Hard to Fall by Marquita Valentine
Hayden Walker is a firefighter whose father wants him to become a senator - instead of just telling his dad no, because where would the fun be in that, he gripes about it for most of the book.
I’m always suspicious of titles where the hero is a party-loving player who intends never to settle down. I’m usually equally suspicious of titles where the heroine has some sort of kooky name that’s supposed to set her apart as “different” and “unique”. That being the case, this book made me doubly suspicious.
Hayden Walker is your typical womanizing sex machine. He’s a firefighter whose father wants him to become a senator. Instead of just telling his dad no, because where would the fun be in that, he gripes about it for most of the book. Enter Saylor Dean, our heroine who is just as whimsical as she is beautiful. And also just as annoying as she is beautiful.
The pair meet at wedding, totally hit it off, possibly get married, and then have what is likely the most awkward mating dance I’ve ever experienced. Hayden doesn’t remember anything from their night together, while Saylor remembers the whole kit and kaboodle. Including giving her v-card to the hot guy from her friend’s wedding who now can’t even remember her name.
I got kind of confused at this point. I could not, for the life of me, understand why Hayden was so interested in Saylor. Was it because of her kooky name? Was it because of her kooky personality? I think she was meant to be fun and charming, but half of her dialogue had me scratching my head, and I didn’t really understand what aspects of her personality would be appealing to a hot-as-hell firefighter with boatloads of money. Especially since, from the moment we’re introduced to him, he comes across as shallow and a bit of a jerk. And not in a good way.
Don’t get me wrong—Saylor’s no better. If you accidentally get married to a guy in Mexico and he doesn’t remember, you tell him! If you have sex with a guy and don’t remember it, you tell him! It’s not like he puked on your dress and you’re trying to save him the embarrassment. You guys did something major. One of the times you did it, you didn’t use condoms. I know you’re a virgin honey, but there are still reasons to tell him. So many. You are an adult. No amount of quirky weirdness shields you from this fact.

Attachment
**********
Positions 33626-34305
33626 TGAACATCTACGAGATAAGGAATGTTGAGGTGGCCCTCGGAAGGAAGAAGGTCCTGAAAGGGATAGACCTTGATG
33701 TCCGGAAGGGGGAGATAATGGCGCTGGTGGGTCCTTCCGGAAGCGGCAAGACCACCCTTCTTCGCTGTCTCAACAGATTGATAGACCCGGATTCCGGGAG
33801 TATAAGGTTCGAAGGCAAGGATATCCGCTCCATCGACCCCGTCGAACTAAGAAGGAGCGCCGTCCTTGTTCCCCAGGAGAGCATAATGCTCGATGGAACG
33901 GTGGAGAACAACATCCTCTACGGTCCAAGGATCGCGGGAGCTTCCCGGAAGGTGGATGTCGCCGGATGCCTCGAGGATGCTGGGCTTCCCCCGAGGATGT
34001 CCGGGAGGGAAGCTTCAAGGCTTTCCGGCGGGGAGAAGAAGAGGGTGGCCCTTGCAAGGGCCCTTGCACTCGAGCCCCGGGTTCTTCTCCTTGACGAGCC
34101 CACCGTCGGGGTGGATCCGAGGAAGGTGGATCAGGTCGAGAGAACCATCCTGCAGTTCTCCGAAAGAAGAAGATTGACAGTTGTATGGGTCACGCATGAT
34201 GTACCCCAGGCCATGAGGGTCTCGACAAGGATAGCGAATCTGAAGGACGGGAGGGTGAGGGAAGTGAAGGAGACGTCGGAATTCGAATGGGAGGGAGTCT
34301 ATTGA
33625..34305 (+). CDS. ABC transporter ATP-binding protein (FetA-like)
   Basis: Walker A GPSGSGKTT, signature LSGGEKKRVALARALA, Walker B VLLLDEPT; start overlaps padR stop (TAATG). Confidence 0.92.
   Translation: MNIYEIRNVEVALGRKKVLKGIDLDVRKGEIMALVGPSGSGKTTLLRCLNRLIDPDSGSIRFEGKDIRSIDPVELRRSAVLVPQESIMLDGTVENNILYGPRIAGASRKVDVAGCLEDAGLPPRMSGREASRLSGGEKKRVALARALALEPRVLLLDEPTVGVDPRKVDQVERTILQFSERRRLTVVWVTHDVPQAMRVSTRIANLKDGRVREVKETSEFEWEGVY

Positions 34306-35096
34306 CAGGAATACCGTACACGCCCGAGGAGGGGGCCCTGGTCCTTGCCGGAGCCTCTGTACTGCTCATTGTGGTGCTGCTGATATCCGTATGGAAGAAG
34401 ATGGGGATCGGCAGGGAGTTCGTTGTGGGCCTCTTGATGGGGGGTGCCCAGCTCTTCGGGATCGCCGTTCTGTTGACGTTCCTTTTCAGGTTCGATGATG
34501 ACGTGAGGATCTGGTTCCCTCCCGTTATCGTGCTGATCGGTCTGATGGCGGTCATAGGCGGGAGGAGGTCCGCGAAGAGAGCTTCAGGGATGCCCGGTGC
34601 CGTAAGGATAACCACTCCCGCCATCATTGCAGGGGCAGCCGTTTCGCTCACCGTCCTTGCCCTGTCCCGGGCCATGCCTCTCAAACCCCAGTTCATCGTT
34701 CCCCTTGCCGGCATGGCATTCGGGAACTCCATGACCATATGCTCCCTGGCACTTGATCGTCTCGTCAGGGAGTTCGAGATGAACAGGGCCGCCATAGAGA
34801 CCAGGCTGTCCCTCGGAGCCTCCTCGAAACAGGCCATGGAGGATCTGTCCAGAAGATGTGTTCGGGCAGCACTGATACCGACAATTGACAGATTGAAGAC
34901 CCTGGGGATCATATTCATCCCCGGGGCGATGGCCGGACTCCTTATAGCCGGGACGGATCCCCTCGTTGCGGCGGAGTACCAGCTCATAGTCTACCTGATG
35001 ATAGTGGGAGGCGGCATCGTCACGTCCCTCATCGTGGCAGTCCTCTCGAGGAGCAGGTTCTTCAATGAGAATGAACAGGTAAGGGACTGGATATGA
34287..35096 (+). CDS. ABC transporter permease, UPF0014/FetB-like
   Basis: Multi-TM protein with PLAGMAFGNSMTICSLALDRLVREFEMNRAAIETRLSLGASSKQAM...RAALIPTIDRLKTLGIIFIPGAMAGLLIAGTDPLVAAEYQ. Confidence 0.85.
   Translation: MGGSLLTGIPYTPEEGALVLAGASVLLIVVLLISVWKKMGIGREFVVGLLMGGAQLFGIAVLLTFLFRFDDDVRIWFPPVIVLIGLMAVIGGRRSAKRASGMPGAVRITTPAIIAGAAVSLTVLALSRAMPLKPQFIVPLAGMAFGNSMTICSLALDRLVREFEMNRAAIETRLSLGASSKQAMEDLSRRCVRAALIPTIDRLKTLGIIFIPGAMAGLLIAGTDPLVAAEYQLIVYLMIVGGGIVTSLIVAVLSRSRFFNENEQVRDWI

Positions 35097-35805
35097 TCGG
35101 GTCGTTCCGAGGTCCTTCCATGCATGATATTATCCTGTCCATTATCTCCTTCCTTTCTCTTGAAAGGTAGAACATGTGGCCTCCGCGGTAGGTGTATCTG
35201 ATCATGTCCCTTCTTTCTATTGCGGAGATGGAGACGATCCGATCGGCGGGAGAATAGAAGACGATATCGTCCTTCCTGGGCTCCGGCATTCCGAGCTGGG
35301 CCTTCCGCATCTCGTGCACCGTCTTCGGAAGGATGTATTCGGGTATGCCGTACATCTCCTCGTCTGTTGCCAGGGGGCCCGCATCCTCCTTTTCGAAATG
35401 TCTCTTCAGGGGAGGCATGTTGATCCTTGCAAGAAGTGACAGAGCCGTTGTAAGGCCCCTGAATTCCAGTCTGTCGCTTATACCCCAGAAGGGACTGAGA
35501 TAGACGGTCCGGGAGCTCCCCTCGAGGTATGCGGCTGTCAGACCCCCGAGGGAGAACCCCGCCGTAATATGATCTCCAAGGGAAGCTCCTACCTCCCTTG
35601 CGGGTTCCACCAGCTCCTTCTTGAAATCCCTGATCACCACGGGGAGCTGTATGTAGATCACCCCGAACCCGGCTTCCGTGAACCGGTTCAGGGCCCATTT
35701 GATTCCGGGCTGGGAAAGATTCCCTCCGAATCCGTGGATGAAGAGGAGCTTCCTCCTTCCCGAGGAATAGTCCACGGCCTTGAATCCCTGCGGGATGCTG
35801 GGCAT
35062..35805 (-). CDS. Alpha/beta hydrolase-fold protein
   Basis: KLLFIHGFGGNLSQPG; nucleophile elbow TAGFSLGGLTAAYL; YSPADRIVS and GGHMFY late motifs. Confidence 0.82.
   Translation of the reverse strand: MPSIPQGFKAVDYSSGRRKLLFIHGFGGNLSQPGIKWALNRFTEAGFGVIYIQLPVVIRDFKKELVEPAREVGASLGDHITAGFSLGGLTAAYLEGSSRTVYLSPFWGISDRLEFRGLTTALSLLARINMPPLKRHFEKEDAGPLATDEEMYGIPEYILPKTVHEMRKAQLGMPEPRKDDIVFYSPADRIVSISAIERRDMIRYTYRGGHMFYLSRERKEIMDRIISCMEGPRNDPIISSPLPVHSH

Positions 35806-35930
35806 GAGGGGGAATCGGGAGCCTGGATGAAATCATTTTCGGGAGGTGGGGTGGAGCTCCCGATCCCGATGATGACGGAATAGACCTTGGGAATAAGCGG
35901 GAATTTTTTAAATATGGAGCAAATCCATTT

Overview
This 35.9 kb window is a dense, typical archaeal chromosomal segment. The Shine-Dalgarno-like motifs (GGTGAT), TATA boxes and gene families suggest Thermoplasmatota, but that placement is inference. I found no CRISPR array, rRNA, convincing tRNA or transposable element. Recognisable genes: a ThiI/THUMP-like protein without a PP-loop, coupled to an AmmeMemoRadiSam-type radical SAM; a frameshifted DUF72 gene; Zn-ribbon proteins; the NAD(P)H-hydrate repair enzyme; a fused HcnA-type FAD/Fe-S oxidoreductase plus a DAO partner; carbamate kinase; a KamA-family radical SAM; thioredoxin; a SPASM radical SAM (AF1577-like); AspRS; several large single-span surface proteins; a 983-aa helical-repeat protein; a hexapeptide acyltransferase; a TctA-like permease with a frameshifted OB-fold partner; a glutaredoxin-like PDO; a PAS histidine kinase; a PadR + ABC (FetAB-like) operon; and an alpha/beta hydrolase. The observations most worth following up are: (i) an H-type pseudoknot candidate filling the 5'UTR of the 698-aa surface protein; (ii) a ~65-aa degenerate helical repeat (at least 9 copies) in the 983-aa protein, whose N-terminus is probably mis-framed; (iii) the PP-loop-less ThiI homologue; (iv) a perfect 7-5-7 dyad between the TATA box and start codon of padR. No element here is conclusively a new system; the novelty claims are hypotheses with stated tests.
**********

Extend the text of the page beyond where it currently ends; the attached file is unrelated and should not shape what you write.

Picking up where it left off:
A lot happened in this book, plot wise. There were politics, birth control mishaps, and a whole lot of other crap that I’m not really sure why it was included. None of these plot points caused any significant tension. It was almost like they were afterthoughts. The author realized she didn’t have enough content for a full length novel and just decided to throw some crap in without really making it mean something. Things can’t just happen in your book. They have to mean something.
The sex scenes made me uncomfortable from the get-go. First of all, the one at the beginning was crude and not genre-appropriate, in my mind. Personally, I don’t really care if the hero sleeps with another girl before he meets the heroine. Lots of people do. Lots. If it was important to the plot, I would say it didn’t matter. Authors should write what they want to write. But I think it was meant to characterize Hayden as a womanizer and, while it accomplished this task, it also alienated a bunch of readers right off the bat. The same could have been accomplished within a few lines of text some other way.
Then there’s the sex between Hayden and Saylor, which just got weird. I don’t like when books get way too into the semen. And it seems the only books that glorify jizz are the ones where the heroine ends up pregnant. News flash: you can get pregnant without building a shrine to sperm. It is possible. Likewise, you can acknowledge the sperm in the room without getting pregnant. Everything in moderation, people.
So where does that leave us? Ah, yes—the writing. Normally I can find a redeeming factor here, as published authors generally don’t get that way without being able to string together a sentence, but I was less than impressed. Besides the awkward sentences and poorly written dialogue, the description was hella lacking. It’s set in the South—bring me to the South! I’m Canadian, treat me. Make me believe that I’m there. I did not believe I was there. I was still sitting inside an apartment on the sketchy side of town, staring out at the rain. And I did lots of staring, because I was lots of bored.
⅕ stars. Not the worst piece of fiction I’ve ever read, but not a stellar piece of work either.